From the time he was 10 years old and first got into his mother’s closet, Bruce Jenner, already a gifted athlete, had a hard time thinking about anything else. The intensity of his focus on sports, and ultimately his pursuit of Olympic gold, he calls “The Grand Diversion” – the only thing powerful enough to get his mind off the thoughts that were driving him crazy.
Once he had won his medal, and had no other focus except to represent the American Dream incarnate with his Wheaties sponsorship, his pretty blond wife and his brood of smiling children, he tumbled into decades of dislocation and misery, including two divorces, a failure-to-launch acting career, and four kids he never paid enough attention to. (His lackluster fatherhood is one of many shortcomings he admits; he may be the least defensive celebrity of all time.)
By the time he met Kris, Bruce had spent four-and-a-half years transitioning, had poured tens of thousands of dollars into painful electrolysis treatments and was sporting size 36B boobs. He was living as a virtual recluse due to a combination of depression and fear of the media. In despair, he decided to give manhood one last shot. That’s when he was introduced to Kris, who was trying to re-invent her own life after a messy divorce from the late OJ lawyer Robert Kardashian. And they fell in love, at least at first.
“She saved me,” he says more than once in the book. The giant, happy, blended family was not just a photo-op, he claims, it was real, and dives into detailing his 6-hour carpool route when all the Kardashian and Jenner offspring were still in school.
But then came the TV show. The show, he explained, changed Kris into a different person, the “Momager” as she called herself, with so much control over the lives and fortunes of her family members that it became impossible to relate to her. With the show replacing all else at the center of the family, indeed, the universe, Jenner drifted to the margins, then back into his obsession with gender re-assignment, and this time, decided to go for it.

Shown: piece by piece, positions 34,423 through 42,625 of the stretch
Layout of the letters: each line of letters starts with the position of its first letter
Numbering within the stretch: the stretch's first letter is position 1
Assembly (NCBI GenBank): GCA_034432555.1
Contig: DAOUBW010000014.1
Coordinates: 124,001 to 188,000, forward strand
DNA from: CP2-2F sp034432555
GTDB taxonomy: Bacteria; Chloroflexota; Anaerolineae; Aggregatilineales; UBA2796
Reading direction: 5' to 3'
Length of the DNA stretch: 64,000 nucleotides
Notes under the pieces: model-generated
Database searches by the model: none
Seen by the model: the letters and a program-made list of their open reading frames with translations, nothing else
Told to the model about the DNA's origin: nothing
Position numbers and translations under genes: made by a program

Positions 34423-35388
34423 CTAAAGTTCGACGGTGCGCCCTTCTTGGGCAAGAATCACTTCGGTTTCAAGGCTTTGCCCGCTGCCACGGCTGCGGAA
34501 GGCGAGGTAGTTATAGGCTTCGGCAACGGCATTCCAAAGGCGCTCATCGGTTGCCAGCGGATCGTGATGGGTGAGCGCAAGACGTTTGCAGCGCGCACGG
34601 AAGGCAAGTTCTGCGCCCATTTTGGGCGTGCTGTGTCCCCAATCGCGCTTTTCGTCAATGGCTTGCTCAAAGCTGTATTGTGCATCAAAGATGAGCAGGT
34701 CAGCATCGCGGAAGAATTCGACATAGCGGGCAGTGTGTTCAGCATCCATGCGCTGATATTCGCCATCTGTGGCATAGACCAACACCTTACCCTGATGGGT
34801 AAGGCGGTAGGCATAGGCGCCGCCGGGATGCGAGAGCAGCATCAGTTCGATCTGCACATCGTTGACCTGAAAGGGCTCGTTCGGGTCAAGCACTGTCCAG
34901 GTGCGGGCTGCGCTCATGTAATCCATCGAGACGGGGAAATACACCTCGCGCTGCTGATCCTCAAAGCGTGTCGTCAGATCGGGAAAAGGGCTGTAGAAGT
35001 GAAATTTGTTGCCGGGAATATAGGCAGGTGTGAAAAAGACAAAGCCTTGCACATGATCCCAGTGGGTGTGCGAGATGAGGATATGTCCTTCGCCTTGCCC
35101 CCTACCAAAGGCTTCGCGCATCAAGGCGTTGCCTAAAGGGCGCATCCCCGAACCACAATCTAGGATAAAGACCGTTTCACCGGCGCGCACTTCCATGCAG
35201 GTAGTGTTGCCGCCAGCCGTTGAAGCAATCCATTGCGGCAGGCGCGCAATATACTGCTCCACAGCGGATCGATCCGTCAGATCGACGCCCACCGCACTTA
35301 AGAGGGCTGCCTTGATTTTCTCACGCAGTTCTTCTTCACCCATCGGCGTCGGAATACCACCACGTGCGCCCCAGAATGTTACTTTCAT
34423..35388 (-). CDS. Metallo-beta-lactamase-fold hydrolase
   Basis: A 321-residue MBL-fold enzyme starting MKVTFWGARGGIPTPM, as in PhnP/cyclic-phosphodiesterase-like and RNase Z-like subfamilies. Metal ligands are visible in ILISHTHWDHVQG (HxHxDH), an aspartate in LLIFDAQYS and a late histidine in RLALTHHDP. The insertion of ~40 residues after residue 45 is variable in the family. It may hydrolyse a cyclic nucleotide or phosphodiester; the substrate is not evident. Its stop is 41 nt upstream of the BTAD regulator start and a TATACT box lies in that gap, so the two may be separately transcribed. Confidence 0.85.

Having watched “Keeping Up with the Kardashians” the night before, I could see what he meant about the show. Most of this episode was about whether the Kardashian brother Rob is mentally healthy enough to continue his spin-off show, or whether he and wife Blac Chyna might actually exacerbate their problems by working them out on the air. His sisters, whom I am unfortunately not savvy enough to tell apart, did not seem like the right people to give advice on this topic. Watching them in their empty white living rooms and designer-fruit-bowl kitchens with their perfect hair and make-up calling their brother to discuss the almighty show made me feel like I might need not just a gender change but a species re-assignment, as I commented to Naomi.
Great hilarity ensued. Naomi is that most excellent kind of friend, the kind who laughs at your jokes.
As for Caitlyn’s book, Kris seems to have gotten the wrong idea. “I’m done with her,” Kris said angrily. But really, the portrait is mostly positive. What is she so mad about? Or is she just pretending to be mad to increase ratings? As soon as I started grumbling about all this, my daughter Jane hushed me up. As she points out, Kardashian bashing is nothing new. That Piers Morgan guy is a little late to the party.
What is unexpected and newsworthy is what a sympathetic, even dear, person Caitlyn Jenner is. I know she voted for Trump and has said some un-PC things about this and that, but she’s all about the learning curve. I’m holding out hope she’ll transition in her party affiliation too.
So, Amelia, my famous literary friend and I say go ahead and do your school project on Mindy Kaling’s memoir. (Which, I must admit, I’ve already read. It’s not bad.)